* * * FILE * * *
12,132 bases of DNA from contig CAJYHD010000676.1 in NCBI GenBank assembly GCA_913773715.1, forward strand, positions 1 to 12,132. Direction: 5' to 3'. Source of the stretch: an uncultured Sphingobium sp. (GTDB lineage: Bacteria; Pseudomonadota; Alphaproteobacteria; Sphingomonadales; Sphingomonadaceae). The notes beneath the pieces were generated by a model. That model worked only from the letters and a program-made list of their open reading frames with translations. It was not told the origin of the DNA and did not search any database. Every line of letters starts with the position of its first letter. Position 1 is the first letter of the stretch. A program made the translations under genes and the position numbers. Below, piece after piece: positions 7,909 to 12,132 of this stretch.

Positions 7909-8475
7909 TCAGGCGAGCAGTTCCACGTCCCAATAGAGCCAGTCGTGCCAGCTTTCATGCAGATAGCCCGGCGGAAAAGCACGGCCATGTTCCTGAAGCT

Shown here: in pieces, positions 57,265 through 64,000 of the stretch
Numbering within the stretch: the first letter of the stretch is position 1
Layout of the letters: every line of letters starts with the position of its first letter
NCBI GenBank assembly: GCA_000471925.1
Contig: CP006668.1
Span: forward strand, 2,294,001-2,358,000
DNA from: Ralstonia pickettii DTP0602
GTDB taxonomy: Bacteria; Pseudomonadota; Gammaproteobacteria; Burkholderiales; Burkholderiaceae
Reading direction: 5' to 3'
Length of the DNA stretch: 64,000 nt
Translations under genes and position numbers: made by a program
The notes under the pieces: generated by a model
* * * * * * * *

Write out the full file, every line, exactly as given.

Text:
12,132 bases of DNA from contig CAJYHD010000676.1 in NCBI GenBank assembly GCA_913773715.1, forward strand, positions 1 to 12,132. Direction: 5' to 3'. Source of the stretch: an uncultured Sphingobium sp. (GTDB lineage: Bacteria; Pseudomonadota; Alphaproteobacteria; Sphingomonadales; Sphingomonadaceae). The notes beneath the pieces were generated by a model. That model worked only from the letters and a program-made list of their open reading frames with translations. It was not told the origin of the DNA and did not search any database. Every line of letters starts with the position of its first letter. Position 1 is the first letter of the stretch. A program made the translations under genes and the position numbers. Below, piece after piece: positions 7,909 to 12,132 of this stretch.

Positions 7909-8475
7909 TCAGGCGAGCAGTTCCACGTCCCAATAGAGCCAGTCGTGCCAGCTTTCATGCAGATAGCCCGGCGGAAAAGCACGGCCATGTTCCTGAAGCT

Shown here: in pieces, positions 57,265 through 64,000 of the stretch
Numbering within the stretch: the first letter of the stretch is position 1
Layout of the letters: every line of letters starts with the position of its first letter
NCBI GenBank assembly: GCA_000471925.1
Contig: CP006668.1
Span: forward strand, 2,294,001-2,358,000
DNA from: Ralstonia pickettii DTP0602
GTDB taxonomy: Bacteria; Pseudomonadota; Gammaproteobacteria; Burkholderiales; Burkholderiaceae
Reading direction: 5' to 3'
Length of the DNA stretch: 64,000 nt
Translations under genes and position numbers: made by a program
The notes under the pieces: generated by a model